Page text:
I was walking home after running some errands downtown this afternoon, listening to the expanded pregame show. Tom Tolbert twice brought up how he expected to see a home run from Buster Posey, Pablo Sandoval or Hunter Pence at some point in this series, in conversations with Henry Schulman and Duane Kuiper.
Nice call, Mr. T.
Pence unloaded on the sixth fastball he saw from Shields, sending Cain sprinting back to the center field fence. Guaranteed the fans at Kauffman Stadium expected to see Cain pull off some defensive wizardry, but not that time.
Pence’s leadoff double in the fourth started the rally that gave the Giants some breathing room. Brandon Belt worked a walk that showed just how far gone Shields was by that point, especially when his wild pitch moved Pence to third (pretty awful technique by Perez, to be fair). Then Michael Morse lined a single to center, Shields’ night was over, and Morse’s face was pure joy.
— At this point “Big Game James” is more of a participation award (like every kid on every tee ball team getting a trophy) than an actual nickname, right?
— Does Tim Flannery detest Buster Posey to the point where he can’t stand to hang out with him for a few minutes? Because Flannery keeps sending him in completely unnecessary situations, even though Posey runs like a guy who’s caught over 1,000 innings this season.
— It’s like Flannery spends so much time poring over scouting reports that he forgets to think about the speed of his own players. Blanco, a fast runner who started the play at second base, gets held at third on Posey’s single. That was because the ball was hit to Gordon, and Gordon is one of the best left fielders in the land. Then Flannery sees the ball take what seemed like a fortuitous bounce on Aoki’s side of the field, and suddenly Posey has the ability to score from first on a double to the corner.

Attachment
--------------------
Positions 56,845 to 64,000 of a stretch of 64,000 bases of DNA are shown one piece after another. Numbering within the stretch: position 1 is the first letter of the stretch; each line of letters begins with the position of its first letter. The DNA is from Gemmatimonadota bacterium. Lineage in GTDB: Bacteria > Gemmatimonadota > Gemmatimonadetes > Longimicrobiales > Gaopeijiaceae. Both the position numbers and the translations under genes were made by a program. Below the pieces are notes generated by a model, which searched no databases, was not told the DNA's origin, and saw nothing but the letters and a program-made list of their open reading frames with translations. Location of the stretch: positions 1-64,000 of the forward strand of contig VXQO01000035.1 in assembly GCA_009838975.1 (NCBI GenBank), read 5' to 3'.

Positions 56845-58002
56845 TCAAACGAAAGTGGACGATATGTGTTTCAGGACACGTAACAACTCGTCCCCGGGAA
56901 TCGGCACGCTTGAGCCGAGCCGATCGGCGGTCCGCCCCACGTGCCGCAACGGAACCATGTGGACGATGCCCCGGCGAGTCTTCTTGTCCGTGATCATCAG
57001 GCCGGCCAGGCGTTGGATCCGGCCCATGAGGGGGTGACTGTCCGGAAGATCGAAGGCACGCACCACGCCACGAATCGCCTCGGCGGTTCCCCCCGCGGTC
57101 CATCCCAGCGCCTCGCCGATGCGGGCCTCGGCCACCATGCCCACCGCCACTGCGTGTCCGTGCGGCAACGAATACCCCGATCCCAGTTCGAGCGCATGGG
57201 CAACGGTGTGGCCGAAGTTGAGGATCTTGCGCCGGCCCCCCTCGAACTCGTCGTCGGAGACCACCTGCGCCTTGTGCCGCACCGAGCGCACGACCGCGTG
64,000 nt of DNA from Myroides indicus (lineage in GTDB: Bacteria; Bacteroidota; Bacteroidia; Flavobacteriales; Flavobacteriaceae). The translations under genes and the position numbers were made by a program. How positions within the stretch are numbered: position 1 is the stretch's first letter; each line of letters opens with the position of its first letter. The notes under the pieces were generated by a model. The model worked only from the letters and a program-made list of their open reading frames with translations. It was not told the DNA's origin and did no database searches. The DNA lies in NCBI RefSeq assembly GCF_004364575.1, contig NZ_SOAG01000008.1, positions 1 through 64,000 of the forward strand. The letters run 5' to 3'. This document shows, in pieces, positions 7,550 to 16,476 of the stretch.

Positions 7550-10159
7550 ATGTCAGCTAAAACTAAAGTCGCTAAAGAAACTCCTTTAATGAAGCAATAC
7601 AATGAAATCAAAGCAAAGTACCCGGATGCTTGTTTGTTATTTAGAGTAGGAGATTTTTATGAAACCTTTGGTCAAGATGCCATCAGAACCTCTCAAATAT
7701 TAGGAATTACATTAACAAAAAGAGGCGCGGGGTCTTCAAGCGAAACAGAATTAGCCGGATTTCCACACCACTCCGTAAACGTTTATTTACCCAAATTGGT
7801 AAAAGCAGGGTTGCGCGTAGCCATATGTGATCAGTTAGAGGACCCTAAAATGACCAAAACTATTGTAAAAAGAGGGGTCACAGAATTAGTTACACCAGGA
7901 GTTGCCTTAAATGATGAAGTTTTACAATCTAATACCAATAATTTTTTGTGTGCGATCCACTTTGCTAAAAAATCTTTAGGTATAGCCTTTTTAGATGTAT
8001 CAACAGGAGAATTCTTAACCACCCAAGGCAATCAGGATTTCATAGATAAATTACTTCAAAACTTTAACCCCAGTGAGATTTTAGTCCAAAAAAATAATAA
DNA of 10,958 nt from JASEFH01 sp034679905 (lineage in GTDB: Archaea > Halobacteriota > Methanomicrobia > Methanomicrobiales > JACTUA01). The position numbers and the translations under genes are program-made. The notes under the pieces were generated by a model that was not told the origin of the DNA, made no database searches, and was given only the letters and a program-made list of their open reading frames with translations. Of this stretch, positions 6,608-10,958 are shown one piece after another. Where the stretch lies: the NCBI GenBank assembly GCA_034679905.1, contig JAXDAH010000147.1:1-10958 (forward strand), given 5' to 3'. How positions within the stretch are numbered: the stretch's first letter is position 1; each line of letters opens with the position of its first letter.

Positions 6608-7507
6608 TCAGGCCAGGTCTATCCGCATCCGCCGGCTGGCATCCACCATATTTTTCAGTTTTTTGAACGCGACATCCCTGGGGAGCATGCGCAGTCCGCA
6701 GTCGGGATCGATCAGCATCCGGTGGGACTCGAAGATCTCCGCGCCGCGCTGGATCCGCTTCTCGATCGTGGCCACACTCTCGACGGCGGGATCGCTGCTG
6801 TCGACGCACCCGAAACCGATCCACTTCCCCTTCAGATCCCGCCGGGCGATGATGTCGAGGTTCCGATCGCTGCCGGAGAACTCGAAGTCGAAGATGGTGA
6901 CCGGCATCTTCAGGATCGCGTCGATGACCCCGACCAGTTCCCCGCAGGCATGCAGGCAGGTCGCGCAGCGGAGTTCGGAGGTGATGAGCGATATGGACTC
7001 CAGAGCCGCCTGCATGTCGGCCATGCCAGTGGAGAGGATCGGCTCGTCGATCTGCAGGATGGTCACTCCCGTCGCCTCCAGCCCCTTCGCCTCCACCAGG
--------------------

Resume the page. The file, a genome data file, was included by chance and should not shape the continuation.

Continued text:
— But hey, for all the talk about how the Royals are a team that you can’t make mistakes against, the Giants were able to make a few and get away with them just fine. Aoki totally misplayed Joe Panik’s triple, by the way. Amazing outfield defense, my (expletive) champion blood.
— Sandoval went 2-for-5 and ran his streak of games reaching base to 24 (in the playoffs).
— The Giants seemed to think Hunter Strickland was tipping pitches, and he decimated three good hitters (Cain, Hosmer and Josh Willingham) with ease in the ninth. This team knows how to deal with relievers, which is why I stick to complaining about Posey getting waved around third.
— Quote from my father (via text): “Royals not so scary tonight. You need baserunners if you want to run the bases. I know this to be true. You may quote me.” Thanks, Dad.
— I wasn’t sure whether I loved or hated that “All About That Bass” montage Fox did at the beginning with both teams.
The players seemed to love it, so who am I to judge. Lopez did a nice job trolling the Royals when he allowed that single to the right-hander (Escobar) before erasing him with a double-play grounder from Aoki.
— Nice of Fox to do several dugout interviews, since everyone loves those. HEY, WHY ARE YOU SHOWING THAT GUY PITCH TO THE BATTER?!?! GO BACK TO SHOWING RAUL IBANEZ IN A HOODED SWEATSHIRT!!!
— Bumgarner does a lot of things that are fun to watch, but I’m starting to really dig those times when he slides to field a ball, spins to a perfect throwing position, and fires to first.
— The Giants have won their last three World Series Game 1s by a combined score of 26-11. Their combined scores in Game 2 from 2010 and 2012: 11-0.